A leaky ceiling, in simplest terms, registers as an unusual way to celebrate an architectural landmark. But when each drop has been precisely orchestrated by Diller Scofidio + Renfro for a conceptual work titled 'Musings on a Glass Box', and when that glass box happens to be Jean Nouvel's iconic Fondation Cartier in Paris, the effect is a stirring performance of playfulness and respect.
Twenty years have passed since the acclaimed French architect conceived a centre for contemporary art clad entirely in layers of glass, with vegetation providing lush density between the façade - at street level - and the main building. This month also marks the 30th anniversary of the Fondation Cartier itself, which from inception, approached patronage and curation with a multi-disciplinary mindset.
Fittingly, 'Musings on a Glass Box' (opening on 25 October) uses sound, video, industrial design and countless engineering elements. 'We began to think very minimally,' said Elizabeth Diller from the Fondation's eighth floor, overlooking Paris. Partner Ricardo Scofidio offers: 'We wanted to be aware of the architecture in a distinct way.'
At the installation, this is imediately clear. Visitors enter and looking left, discover a robotic red acrylic bucket coasting around the floor, seemingly aimless until it senses that a droplet of water will be released from one of 12 points in the ceiling. It then pivots and darts to collect the leak. Simultaneously, a series of signals are sent via wireless transmitter to the second gallery to the right, where a giant LED screen suspended horizontally 1.2m from the ground projects a wavy, watery view of Nouvel's ceiling. Visitors can watch this play out from caster-footed loungers that slide under the screen.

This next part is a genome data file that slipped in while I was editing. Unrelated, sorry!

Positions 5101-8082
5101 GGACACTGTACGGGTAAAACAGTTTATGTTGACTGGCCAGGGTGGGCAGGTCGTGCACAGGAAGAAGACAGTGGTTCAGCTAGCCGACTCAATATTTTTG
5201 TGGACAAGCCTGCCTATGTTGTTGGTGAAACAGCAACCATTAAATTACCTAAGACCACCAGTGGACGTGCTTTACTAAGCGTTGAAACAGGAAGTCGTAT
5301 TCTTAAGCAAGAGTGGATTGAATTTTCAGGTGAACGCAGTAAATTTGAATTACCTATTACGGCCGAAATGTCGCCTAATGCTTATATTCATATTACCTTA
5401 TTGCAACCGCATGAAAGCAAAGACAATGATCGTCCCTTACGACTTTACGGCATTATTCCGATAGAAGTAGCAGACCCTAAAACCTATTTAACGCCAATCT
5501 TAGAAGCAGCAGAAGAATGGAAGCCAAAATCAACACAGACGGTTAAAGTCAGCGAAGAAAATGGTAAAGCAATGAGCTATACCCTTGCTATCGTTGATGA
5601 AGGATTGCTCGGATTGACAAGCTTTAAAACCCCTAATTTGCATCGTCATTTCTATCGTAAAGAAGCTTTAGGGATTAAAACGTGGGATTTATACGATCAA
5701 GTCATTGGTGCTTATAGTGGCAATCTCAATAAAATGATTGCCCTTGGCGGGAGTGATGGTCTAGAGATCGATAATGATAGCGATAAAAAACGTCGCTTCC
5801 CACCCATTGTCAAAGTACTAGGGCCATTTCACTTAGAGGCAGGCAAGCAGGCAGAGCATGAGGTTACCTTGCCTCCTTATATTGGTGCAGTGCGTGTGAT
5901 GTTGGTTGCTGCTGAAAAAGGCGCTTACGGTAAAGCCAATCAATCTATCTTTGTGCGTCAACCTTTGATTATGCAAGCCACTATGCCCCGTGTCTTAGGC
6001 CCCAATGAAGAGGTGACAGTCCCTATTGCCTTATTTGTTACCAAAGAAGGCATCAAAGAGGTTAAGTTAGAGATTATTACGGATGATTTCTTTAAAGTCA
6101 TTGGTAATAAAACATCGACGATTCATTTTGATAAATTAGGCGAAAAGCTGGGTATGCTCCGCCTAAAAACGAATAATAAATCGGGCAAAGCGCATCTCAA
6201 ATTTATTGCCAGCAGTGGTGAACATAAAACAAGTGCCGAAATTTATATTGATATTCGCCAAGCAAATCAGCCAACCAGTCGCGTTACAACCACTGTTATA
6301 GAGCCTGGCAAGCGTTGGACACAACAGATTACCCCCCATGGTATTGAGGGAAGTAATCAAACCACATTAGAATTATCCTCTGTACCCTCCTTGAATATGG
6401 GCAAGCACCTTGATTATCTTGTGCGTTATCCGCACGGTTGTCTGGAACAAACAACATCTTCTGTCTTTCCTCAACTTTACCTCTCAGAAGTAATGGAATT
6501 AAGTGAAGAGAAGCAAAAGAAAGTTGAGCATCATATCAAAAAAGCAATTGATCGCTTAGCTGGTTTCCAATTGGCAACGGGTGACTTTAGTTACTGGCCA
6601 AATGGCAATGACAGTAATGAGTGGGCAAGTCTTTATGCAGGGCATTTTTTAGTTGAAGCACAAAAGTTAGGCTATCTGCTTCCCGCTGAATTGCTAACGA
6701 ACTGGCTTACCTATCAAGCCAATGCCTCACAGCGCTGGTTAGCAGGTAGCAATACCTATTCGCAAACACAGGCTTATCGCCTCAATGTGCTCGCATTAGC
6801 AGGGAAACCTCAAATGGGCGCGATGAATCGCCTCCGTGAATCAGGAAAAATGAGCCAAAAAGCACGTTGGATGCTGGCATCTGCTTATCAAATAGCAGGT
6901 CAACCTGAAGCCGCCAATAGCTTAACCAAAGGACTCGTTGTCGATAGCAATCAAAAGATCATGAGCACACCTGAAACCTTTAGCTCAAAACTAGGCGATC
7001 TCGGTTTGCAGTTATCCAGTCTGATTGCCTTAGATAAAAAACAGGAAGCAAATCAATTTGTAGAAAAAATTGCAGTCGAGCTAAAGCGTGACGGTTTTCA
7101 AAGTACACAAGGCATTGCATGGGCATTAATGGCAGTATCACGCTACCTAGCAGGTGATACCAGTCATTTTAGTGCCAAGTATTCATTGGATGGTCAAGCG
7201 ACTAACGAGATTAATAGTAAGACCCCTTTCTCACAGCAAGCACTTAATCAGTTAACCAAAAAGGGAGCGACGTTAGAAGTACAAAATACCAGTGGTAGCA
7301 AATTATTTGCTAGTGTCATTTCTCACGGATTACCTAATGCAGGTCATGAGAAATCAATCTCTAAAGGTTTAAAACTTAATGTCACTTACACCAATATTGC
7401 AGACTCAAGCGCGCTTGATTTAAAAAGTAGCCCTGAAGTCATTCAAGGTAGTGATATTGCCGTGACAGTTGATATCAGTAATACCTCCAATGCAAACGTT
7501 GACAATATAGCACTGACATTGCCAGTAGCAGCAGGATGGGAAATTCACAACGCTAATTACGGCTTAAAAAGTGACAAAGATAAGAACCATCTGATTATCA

Also inside the bucket, a microphone synced to the drop's impact amplifies the thump, while an external receiver converts it to a choral swell with ambient aftershocks. For this, Diller and Scofidio enlisted longtime collaborator Pulitzer Prize-winning composer David Lang, who worked with sound designer Jody Elff in order for hundreds of recorded ethereal choir and instrumental options to trigger what he describes as 'a wild, randomised musical experience.' Lang notes how the remarkable cathedrals around Paris nudged him to think about the sound and its reverberations as a duality: 'absurd' in one room and 'sublime' in the other.
Meanwhile, the gallery windows have been coated with 'smart film' from Glass Apps whereby an electrical current turns the panes progressively transparent or translucent every few minutes. 'Anyone who has used this space has had to contend with the light,' said Diller speaking from experience. This is now their third time working with Fondation Cartier, however, the first in which there has been such a 'flirtatious and mischievous' interaction with Nouvel's design, she quipped.
And that levity couldn't be more satisfying for Hervé Chandès, the foundation's general director since 1994 and admirer of Diller Scofidio + Renfro. 'What they've done this time, it's a game - it's an intellectual pleasure, it's a visual pleasure, it's an audio surprise,' he says. 'Of course, it's a birthday for us; but with them, I am always learning new things.'
Turn to Wallpaper's October 2014 issue (W* 187) to read an interview with Elizabeth Diller on Diller Scofidio + Renfro's work and their ongoing relationship with the Cartier Foundation